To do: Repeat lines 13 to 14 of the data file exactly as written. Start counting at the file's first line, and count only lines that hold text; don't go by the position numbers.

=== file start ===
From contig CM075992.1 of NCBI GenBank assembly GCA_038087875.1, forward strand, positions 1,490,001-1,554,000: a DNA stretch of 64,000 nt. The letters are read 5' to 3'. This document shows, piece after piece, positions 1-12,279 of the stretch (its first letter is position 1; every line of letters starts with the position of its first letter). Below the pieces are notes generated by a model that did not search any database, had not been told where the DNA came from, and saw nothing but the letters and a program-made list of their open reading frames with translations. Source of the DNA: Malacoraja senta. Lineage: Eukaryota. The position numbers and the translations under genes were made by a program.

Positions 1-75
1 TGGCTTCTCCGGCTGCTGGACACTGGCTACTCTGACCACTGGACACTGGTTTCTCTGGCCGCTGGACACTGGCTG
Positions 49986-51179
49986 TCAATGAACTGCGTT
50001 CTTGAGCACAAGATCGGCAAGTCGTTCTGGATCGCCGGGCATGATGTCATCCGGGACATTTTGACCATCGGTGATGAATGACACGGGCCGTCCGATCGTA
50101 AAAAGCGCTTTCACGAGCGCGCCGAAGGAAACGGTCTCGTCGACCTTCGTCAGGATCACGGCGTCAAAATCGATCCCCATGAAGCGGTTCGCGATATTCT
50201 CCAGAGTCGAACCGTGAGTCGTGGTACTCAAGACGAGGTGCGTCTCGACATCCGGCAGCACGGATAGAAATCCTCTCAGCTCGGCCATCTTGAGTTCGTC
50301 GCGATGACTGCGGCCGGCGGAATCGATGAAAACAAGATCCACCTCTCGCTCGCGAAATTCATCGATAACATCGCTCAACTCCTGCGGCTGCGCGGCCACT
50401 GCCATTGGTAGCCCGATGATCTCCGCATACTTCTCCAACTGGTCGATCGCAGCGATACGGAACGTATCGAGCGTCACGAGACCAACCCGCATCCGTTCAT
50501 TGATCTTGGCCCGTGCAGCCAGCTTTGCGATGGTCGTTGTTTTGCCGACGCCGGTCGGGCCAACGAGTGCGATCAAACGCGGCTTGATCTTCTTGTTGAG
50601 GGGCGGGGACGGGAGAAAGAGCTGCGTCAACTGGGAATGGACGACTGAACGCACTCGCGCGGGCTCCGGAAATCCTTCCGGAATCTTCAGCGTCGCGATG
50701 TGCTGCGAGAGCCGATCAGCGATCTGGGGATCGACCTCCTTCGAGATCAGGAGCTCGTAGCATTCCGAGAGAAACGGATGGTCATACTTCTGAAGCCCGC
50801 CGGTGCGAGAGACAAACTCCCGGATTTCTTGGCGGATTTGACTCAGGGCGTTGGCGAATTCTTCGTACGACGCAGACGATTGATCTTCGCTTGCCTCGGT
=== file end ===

50701 TGCTGCGAGAGCCGATCAGCGATCTGGGGATCGACCTCCTTCGAGATCAGGAGCTCGTAGCATTCCGAGAGAAACGGATGGTCATACTTCTGAAGCCCGC
50801 CGGTGCGAGAGACAAACTCCCGGATTTCTTGGCGGATTTGACTCAGGGCGTTGGCGAATTCTTCGTACGACGCAGACGATTGATCTTCGCTTGCCTCGGT